Che Guevara's Lamentable Legacy
By John Suarez
“We must say here what is a known truth, which we have always expressed before the world: firing squad executions, yes, we have executed; we are executing and we will continue to execute as long as is necessary. Our struggle is a struggle to the death."
Ernesto "Che" Guevara
UN General Assembly, 1964
"Hatred as an element of the struggle; a relentless hatred of the enemy, impelling us over and beyond the natural limitations that man is heir to and transforming him into an effective, violent, selective and cold killing machine. Our soldiers must be thus; a people without hatred cannot vanquish a brutal enemy."
Ernesto "Che" GuevaraHavana, April 16, 1967.
Film makers have been erecting a romantic image of Che Guevara from the days of his youth, as in Walter Salles's film ''The Motorcycle Diaries,"or his final days in Bolivia in Steven Soderbergh's " Che Guevara." It is important to highlight Guevara's actual message, actions, and legacy. Both films are a revisionist white wash that ignore both the atrocities committed, his hate filled writings, and their aftermath not only in Cuba but in the Americas.
The image of Che Guevara hanging in the College dorms of student radicals in 2009 may be cliché, but his message is not. In his Message to the Tricontinental Guevara argued that hatred was something to be harnessed and used: "Not only as an element to struggle against injustice,” but to be used to perpetrate new injustices. Guevara describes the utilization of hatred or as he put it “relentless hatred” to “impel us over and beyond the natural limitations of man.” This use of hatred to encourage the dehumanization of an adversary is but another manifestation of the doctrine found throughout the centuries to justify mass murder and torture.
If hate was the solution to all problems then the heroes of the 20th century would have been: Lenin, Hitler, Mussolini, Stalin, Pol Pot, and Guevara. Instead they are viewed in most quarters as mass murderers and criminals except for those who are blinded by their "relentless hatred" of their fellow human and/or their political ideology. History has demonstrated two fundamental approaches to change the face of the world. One way views hatred of the other as an element of the struggle in which the ends justify whatever means and has been the way for the individuals listed above.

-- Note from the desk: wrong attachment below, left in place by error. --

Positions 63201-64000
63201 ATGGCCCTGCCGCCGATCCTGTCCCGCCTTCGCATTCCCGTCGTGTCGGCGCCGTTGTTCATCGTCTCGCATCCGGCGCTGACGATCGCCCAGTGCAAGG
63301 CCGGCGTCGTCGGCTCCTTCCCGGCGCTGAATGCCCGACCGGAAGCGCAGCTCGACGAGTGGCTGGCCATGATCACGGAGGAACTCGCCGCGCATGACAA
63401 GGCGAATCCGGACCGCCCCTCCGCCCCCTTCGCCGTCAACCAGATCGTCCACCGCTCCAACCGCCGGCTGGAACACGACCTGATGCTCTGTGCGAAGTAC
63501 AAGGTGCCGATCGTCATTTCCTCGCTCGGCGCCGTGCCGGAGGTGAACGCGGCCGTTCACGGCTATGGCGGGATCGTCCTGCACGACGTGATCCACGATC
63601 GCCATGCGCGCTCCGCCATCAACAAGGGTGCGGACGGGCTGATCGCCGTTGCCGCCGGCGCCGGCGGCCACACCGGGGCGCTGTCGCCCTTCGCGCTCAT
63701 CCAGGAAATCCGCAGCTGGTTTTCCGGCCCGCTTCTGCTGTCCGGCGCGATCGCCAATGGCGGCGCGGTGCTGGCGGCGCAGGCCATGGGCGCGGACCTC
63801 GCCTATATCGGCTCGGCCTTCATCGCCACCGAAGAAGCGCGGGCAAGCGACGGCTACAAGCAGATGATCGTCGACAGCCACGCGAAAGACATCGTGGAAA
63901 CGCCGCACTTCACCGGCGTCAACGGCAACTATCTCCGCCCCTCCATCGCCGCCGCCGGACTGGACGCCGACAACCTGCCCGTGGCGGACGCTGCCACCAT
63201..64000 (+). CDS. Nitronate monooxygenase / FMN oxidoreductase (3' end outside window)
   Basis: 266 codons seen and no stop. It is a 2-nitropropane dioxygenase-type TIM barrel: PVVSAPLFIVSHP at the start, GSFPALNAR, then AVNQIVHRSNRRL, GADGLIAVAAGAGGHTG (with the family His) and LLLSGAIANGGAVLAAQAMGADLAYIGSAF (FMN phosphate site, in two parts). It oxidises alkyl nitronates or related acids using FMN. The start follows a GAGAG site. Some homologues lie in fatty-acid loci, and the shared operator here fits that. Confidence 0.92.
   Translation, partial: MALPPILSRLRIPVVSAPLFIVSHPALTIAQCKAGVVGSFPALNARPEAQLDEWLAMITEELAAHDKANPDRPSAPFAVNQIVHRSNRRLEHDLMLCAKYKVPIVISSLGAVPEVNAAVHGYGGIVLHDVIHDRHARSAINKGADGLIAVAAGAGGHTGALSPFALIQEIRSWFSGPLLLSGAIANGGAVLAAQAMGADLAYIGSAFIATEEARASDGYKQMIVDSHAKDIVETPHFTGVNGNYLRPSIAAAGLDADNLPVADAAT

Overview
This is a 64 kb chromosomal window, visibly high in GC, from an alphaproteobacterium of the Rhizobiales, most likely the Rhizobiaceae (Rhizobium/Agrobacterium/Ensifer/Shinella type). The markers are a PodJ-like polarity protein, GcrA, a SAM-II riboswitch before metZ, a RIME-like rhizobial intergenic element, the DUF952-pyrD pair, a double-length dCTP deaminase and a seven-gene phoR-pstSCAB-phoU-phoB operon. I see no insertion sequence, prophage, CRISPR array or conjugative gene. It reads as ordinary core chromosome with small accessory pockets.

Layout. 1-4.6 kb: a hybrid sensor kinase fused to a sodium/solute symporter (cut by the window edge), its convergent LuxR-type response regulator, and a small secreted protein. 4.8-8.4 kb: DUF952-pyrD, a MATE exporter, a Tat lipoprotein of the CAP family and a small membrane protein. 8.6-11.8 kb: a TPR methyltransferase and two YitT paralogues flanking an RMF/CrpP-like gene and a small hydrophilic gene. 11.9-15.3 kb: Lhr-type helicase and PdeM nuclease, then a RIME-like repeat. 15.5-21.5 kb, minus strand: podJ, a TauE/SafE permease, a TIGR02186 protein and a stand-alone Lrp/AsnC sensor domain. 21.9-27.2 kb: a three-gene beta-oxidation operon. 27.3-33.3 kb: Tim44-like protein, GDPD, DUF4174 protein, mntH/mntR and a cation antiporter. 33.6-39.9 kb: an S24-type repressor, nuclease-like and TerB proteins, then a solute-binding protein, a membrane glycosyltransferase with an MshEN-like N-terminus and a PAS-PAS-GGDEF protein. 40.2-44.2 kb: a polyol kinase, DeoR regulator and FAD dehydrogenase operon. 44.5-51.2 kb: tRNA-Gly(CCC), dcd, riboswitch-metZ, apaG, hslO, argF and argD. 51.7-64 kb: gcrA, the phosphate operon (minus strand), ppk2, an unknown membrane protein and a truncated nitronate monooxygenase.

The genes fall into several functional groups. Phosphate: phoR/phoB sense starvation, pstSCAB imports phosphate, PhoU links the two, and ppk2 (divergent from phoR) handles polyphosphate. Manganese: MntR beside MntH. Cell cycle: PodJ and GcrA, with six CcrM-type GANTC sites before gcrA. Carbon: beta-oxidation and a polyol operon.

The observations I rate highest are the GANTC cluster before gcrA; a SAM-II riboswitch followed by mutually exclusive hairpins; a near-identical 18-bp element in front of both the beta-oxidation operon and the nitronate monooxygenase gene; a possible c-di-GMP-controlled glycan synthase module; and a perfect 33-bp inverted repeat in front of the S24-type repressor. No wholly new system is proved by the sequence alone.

Che Guevara was an admirer of Mao Zedong and his formulation of guerilla warfare is adapted from the Chinese leader. Che published influential manuals Guerrilla Warfare (1961) and Guerrilla Warfare: A Method (1963), which were based on his own experiences and partly chairman Mao Zedong's writings. Guevara stated that revolution in Latin America must come through insurgent forces developed in rural areas with peasant support. His international legacy of glorifying violence through an erroneous analysis of guerilla warfare, based on his experiences with the Batista army, which was too incompetent and corrupt to fight, and applying Zedong’s writings on the subject led to bloodbaths in Argentina, Chile, El Salvador, Nicaragua, Chiapas, Congo, Angola and decades of military dictatorship and political violence. Nevertheless it could have been worse. Che was killed in 1967 in the jungles of Bolivia. Another disciple of Mao Zedong who adapted his theories was Pol Pot, who unlike Che achieved power in 1975 after a guerilla struggle in Cambodia. He carried out a radical revolution modeled after Mao and ended by killing 25% of the entire population of his country: Cambodia.
Children in Cuba beginning at age 5 are taught to chant " We will be like Che!" every Friday at school. They are taught to be like the man who saw people as material to be molded and shaped in his Guevara’s own words: " To build communism, you must build new men as well as the new economic base. Hence it is very important to choose correctly the instrument for mobilizing the masses. Basically, this instrument must be moral in character, without neglecting, however, a correct utilization of the material stimulus-especially of a social character." One method of material stimulus was the firing squad. Che Guevara personally carried out hundreds of executions and issued even more death warrants. According to journalist Luis Ortega, who knew him, Che sent 1,897 men to the firing squad.
The consequences of building violent, selective, and cold killing machines is that these means lead to tragic ends that continue the cycle of violence and bloodshed. One example took place in the early morning hours of July 13, 1994 just six miles from Havana’s sea wall, the Malecón, out in the ocean a tug-boat with more than 71 Cubans trying to head for sanctuary were attacked. These victims were met by other tugboats captained by Che's "new men" who used high pressure hoses to knock these refugees overboard into the sea, and later rammed and sank the boat drowning 41 passengers. 21 of the dead were women and children. Ten years after the massacre acts of remembrance were carried out around the world. Jorge García, who lost 14 family members on the tugboat, poke out rejecting Che Guevara’s approach while embracing another: "There are those who think that we should be full of rancor and a thirst for vengeance, but I don't want revenge. I feel sorry for the people who assassinated my family but I do want a trial so that this situation can serve as a lesson and that these people or others like them in other parts of the world, don't do this kind of thing again. Not in Cuba. Not anywhere.” Seek justice but not revenge. Address an injustice with justice not new injustices.